NAME: William Howard Taft. His middle name was after his paternal grandmother, Sylvia Howard. Friends called him Will. Because of his size, he earned the nickname Big Lub in school.
PHYSICAL DESCRIPTION: Taft stood 6 feet 2 inches tall, had chestnut hair, blue eyes, and a rather high, soft voice, and wore a great handlebar mustache. The heaviest president, he struggle all his adult life with a weight problem. He graduated from college a pudgy 243 pounds, and by 1904 he was up to 326 pounds. He then went on a diet, losing 75 pounds in two years. But as president his weight soared to 332 pounds. He had grown so bulky that he got stuck in the White House bathtub and had to have an outsized model brought in for his use. After stepping down as president he again began to watch his calories. By 1929 he, at 244 pounds, had regained the relatively trim figure of his youth. Except for the strain that his weight placed on his heart, Taft generally was in good health. However, in the Philippines in 1901 he nearly died from dengue fever.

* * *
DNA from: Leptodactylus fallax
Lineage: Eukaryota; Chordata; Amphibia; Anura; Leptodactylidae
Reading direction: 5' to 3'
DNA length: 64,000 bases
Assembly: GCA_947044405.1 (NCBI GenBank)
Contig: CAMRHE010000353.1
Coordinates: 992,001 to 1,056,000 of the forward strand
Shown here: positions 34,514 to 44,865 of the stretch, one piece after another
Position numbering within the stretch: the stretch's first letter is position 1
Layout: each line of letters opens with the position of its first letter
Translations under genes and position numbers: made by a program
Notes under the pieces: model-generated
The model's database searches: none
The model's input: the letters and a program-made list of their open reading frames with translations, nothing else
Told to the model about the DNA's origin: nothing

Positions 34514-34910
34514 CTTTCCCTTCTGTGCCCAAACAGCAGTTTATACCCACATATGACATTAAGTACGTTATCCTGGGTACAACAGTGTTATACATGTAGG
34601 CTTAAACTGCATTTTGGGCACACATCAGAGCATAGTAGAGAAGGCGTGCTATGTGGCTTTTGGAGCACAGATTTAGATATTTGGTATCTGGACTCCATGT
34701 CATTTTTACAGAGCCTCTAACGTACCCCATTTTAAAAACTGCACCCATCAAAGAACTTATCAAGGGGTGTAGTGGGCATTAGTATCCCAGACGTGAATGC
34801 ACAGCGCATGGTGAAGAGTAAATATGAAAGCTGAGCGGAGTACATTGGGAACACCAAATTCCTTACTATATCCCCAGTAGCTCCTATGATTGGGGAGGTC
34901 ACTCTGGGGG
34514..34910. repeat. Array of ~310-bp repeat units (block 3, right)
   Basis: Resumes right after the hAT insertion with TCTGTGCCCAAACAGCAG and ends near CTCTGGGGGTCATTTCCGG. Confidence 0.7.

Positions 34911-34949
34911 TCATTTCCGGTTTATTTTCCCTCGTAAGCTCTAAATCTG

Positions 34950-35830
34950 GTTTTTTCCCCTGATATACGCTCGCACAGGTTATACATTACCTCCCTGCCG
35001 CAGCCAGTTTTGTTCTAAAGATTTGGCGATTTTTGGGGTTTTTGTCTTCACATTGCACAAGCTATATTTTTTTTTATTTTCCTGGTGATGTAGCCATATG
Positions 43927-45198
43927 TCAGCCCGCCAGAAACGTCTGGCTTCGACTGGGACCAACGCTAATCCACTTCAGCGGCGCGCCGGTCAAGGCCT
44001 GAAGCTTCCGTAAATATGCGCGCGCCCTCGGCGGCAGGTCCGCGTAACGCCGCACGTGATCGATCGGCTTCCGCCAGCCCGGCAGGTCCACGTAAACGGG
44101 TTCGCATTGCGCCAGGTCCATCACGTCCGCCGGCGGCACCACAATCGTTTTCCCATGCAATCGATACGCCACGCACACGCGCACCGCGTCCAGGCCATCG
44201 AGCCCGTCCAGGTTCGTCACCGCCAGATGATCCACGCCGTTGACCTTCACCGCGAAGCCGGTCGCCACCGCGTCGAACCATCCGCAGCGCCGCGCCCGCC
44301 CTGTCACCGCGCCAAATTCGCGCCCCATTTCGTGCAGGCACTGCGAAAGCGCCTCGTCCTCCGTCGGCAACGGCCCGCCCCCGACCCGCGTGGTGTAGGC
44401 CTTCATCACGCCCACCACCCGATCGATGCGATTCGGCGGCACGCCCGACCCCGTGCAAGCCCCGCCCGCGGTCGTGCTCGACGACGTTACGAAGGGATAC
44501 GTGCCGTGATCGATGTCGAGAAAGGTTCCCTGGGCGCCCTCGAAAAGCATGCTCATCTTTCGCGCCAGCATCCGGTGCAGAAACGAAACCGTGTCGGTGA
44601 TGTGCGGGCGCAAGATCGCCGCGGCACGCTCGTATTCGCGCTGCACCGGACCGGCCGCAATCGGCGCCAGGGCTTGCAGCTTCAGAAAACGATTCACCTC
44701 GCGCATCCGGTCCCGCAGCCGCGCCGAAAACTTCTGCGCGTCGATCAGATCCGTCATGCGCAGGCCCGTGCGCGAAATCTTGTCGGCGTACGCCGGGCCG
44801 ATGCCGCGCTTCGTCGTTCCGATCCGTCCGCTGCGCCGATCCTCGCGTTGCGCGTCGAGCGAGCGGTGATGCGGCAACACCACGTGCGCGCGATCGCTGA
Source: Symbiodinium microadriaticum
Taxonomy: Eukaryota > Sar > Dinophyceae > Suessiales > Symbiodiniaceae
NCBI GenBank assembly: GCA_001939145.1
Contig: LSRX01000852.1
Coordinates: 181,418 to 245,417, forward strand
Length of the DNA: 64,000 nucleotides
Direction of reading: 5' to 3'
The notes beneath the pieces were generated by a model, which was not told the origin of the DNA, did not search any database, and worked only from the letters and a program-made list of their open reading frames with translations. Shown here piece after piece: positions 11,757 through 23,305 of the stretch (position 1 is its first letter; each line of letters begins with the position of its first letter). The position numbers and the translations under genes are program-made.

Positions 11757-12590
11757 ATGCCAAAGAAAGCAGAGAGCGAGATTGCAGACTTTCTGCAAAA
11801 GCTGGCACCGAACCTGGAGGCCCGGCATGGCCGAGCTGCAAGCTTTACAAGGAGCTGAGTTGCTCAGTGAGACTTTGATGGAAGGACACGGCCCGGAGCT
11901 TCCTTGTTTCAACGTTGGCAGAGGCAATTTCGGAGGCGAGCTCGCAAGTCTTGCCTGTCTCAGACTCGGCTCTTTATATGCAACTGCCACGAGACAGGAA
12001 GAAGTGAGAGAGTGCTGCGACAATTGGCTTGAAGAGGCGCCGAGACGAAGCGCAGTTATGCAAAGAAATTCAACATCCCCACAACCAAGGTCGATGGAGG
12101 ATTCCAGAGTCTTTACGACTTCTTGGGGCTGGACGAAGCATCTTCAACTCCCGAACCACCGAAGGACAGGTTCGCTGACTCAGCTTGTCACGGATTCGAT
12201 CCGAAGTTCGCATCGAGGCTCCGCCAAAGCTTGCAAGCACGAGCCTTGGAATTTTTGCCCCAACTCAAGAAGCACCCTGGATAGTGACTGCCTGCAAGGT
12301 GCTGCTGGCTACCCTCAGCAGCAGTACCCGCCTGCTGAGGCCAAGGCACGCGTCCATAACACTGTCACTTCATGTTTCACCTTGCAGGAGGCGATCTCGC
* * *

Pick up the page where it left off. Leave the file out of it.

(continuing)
PERSONALITY: Taft was cheerful, friendly, a typical hail-fellow-well-met with an infectious chuckle. Always popular, he had many friends, but, surprisingly, few intimates. “One of the astonishing things about Taft’s four years in the White House,” wrote biographer Henry F. Pringle, “was the almost total lack of men, related or otherwise, upon whom he could lean…For the most part, he faced his troubles alone.” He was not happy as president. The break with his predecessor and former mentor, Theodore Roosevelt, weighed heavily on his mind; he was often irritable, depressed, at least once in tears. He regained his good spirits in retirement and as chief justice.
PRIMARY SOURCE: DeGregorio, William A. The Complete Book of U.S. Presidents. 7th ed. Fort Lee: Barricade Books, 2009.